There is a humorous moment on a early South Park episode that points this out this odd double standard. Characters played by Cheech and Chong are believed to be "Native American" by most of the townsfolk, so the primarily white town ends up accepting and taking a great deal of silly advice from them. Eventually the characters tell everyone they are mexican, to which the townsfolk react with a great deal of horror.
Mexicans are generally a very mixed people, and much of that is from the native people of the Americas, whether its Maya or Hopi. It's why I have always hated the term "invaders" that people use to describe immigrants, it really digs into my skin more than any other term.
Oh I know they are mixed but the extent varies but there are also many that live in Mexico that may have never mixed with the Spaniards or other Europeans. My mother has an unusual last name and I looked it up, it seems to be Italian but no one could tell me how the ancestry that led to that.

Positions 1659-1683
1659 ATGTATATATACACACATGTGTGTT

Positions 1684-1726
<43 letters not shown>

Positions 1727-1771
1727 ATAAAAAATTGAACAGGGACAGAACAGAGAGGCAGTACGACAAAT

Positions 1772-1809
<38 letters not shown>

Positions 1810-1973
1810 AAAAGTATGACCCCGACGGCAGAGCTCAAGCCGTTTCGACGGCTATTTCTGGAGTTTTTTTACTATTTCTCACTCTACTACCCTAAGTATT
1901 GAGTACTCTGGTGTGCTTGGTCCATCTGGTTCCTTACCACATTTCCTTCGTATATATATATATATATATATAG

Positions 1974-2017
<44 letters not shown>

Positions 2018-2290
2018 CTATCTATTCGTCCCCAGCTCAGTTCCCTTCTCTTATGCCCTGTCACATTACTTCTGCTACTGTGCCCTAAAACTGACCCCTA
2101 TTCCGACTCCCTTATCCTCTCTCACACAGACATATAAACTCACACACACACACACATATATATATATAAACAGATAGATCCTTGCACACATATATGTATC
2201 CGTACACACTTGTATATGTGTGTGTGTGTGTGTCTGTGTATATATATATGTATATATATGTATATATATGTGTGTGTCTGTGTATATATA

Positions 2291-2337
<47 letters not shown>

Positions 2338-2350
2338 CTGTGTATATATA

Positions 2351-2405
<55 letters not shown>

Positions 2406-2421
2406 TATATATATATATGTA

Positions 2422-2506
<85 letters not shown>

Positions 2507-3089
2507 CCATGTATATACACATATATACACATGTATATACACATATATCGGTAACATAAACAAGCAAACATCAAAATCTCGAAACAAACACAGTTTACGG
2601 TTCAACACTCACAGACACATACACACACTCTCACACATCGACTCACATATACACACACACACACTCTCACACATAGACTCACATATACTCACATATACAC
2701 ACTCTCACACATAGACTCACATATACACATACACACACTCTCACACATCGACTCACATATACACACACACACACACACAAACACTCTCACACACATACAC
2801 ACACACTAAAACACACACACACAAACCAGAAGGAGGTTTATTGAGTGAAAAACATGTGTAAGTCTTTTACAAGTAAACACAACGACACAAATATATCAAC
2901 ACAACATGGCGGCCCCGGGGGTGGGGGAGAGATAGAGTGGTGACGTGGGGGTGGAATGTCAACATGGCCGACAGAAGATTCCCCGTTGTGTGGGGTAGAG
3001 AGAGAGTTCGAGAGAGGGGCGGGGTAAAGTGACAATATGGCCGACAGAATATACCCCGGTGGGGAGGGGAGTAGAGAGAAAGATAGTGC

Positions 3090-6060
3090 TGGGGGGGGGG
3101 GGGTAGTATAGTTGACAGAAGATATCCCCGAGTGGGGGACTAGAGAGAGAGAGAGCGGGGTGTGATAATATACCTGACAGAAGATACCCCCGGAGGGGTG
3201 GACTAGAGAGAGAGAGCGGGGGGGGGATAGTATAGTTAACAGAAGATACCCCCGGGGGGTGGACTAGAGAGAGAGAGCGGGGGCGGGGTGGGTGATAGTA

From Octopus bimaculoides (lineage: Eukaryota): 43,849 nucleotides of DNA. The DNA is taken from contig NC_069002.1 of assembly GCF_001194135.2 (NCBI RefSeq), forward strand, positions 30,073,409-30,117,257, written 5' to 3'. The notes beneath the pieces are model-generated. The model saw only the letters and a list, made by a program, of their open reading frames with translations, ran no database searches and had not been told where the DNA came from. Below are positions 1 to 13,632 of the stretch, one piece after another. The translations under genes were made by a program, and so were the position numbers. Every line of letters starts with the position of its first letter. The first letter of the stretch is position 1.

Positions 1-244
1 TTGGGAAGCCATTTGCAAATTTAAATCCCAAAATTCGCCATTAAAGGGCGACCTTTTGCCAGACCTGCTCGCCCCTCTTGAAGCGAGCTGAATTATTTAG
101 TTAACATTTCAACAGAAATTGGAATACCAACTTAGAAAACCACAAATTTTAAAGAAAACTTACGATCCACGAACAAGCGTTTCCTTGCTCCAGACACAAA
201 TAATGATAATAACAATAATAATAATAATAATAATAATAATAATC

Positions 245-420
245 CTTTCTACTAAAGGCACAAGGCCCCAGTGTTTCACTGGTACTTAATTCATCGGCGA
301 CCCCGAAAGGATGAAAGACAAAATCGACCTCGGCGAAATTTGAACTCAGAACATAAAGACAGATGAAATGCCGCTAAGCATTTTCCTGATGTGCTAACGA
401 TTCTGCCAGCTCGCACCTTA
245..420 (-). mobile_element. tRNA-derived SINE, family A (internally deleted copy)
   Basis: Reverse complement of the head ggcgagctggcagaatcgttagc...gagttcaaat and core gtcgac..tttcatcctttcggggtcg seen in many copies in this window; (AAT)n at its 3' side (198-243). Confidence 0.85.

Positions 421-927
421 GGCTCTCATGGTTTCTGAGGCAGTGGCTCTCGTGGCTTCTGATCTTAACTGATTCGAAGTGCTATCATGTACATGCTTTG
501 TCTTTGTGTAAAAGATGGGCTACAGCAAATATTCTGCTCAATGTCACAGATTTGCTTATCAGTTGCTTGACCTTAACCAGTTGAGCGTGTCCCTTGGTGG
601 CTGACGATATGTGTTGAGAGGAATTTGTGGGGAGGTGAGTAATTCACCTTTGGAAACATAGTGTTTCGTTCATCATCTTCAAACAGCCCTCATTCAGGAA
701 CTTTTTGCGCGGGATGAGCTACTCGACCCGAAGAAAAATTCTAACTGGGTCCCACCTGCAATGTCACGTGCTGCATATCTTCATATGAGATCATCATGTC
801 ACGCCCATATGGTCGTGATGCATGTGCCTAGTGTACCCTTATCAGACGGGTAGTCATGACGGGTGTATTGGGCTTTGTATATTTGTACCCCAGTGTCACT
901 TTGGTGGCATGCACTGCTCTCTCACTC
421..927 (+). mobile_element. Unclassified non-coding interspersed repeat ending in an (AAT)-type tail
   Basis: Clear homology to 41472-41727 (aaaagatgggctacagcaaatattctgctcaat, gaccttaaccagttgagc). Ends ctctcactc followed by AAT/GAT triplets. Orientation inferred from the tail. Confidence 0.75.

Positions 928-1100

And I know our past in the US may have not led to a lot if mixing with the native Americans but I also don't assume. I was raised by my mother but my father, who was your average white guy had a grandmother who was from an Iroquois tribe and lived on a reservation.
The SP episode doesn't surprise me because my mom had the same issue when my father was in the military and they lived in Georgia. It was easier for her to say she was a native American vs Mexican.
And I agree with lycophyte that people can use the word illegal or illegal alien or illegal immigrant in a racist way. Living where I live now, I'm somewhat removed from some of the racist tension in the SW US. It does sadden me. I know economic times are tough but blaming hard workers who are often exploited isn't the answer.